To make this easier to follow, let’s say Mark and Amy are getting divorced, and Amy was a stay at home mom who wants to remain in their family home. Mark is moving out and would like to buy his own home.
1) Can Amy qualify for the current home on her own? Or, will she need to rely on spousal support payments to qualify? Is Amy working part time (which requires a 2 year history before it can be used to qualify for a home) or will she be getting a full time salaried job (which is more likely to be usable on Day 1)?
2) What about Mark? Does he need the current mortgage to be off of his credit before he can afford (on paper) his new home? How will spousal support payments affect his qualifying?
3) What type of coordination is feasible? During the divorce, anything Mark or Amy want to do from a home financing or title transfer perspective WILL require participation of some sort by the other spouse. Once the divorce is final, the final Judgment entered with the Court will serve as evidence of the parties’ duties to one another.
As you can imagine, sometimes decisions are made before thinking through ALL of the above. For this reason, it is a good idea to take your plan of what you would like to do to consult a Loan Officer—a reputable and highly rated one, due to the complexity of the situation—prior to finalization.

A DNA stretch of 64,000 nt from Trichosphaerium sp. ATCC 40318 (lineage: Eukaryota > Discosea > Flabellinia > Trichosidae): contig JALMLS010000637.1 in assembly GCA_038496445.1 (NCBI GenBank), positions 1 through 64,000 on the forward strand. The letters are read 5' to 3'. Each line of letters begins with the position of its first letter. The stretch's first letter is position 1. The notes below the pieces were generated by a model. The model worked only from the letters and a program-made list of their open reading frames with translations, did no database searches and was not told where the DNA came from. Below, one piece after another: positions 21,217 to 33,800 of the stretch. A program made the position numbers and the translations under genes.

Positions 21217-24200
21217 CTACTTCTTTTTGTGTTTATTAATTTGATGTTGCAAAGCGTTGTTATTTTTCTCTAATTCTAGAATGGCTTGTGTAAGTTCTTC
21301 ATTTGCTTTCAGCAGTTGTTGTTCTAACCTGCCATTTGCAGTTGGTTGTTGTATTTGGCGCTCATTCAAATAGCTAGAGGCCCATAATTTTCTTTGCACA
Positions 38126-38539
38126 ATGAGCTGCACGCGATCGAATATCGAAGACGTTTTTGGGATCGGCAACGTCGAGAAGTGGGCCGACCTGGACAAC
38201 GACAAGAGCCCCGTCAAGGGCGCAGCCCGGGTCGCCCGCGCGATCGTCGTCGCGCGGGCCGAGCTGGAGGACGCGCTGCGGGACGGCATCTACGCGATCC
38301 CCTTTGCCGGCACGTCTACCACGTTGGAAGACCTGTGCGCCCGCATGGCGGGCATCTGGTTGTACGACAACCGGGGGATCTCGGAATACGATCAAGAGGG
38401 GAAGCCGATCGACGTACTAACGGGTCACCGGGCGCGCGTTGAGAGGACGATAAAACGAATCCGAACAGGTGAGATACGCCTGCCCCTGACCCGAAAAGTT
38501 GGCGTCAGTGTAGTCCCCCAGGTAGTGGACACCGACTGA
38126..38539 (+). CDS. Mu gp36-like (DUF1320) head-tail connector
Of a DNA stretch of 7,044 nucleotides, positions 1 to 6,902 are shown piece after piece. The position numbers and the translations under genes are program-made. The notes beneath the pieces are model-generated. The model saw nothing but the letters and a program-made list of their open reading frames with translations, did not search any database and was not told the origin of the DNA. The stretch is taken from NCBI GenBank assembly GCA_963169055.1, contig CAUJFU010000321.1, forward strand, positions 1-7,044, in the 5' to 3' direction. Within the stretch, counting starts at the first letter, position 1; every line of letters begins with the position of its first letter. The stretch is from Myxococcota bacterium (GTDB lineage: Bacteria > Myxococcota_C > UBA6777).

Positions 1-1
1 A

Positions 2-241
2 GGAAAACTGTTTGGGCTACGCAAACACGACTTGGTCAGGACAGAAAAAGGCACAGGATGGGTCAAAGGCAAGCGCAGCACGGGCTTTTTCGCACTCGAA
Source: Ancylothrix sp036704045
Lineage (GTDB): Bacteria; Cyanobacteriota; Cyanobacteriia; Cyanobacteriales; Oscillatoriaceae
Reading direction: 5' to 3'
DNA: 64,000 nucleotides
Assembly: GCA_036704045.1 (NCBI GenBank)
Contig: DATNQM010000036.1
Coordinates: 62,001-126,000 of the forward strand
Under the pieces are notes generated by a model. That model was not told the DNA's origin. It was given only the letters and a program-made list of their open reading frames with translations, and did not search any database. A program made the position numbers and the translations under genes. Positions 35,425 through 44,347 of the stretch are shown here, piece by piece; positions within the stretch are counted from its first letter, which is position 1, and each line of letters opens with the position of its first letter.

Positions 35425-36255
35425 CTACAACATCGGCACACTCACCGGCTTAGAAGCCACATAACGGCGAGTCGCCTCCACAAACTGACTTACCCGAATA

Question 2: How do Child Support and Alimony payments affect qualifying for a home?
If you are receiving support payments, you do not have to tell you lender. However, if you do tell them, those payments can potentially help you qualify for a home, but there are rules you have to meet.
If you are obligated to make these payments, it will impact your qualification for a loan.
The Small Print:
The longer answer regarding the receipt and use of this type of income for mortgage qualifying purposes is that it can help you if you are actually receiving, not just “supposed to be receiving it” and can show at least six months’ history. This is important to understand because oftentimes the spouse receiving maintenance payments is attempting to do something—refinance the current home or buy a new one—before that six-month mark has passed. It’s also import to know this because if you are not making payments you should be making, it could really impact your former spouse’s ability to move on, which could have consequences to you as well. Mortgage policy dictates that this income must meet the following criteria to be used:
1) The payor has been obligated to make payments for at least six months;
2) The payments, if made, are consistently for the full amount;
3) The payments, if made, are received on a consistent basis.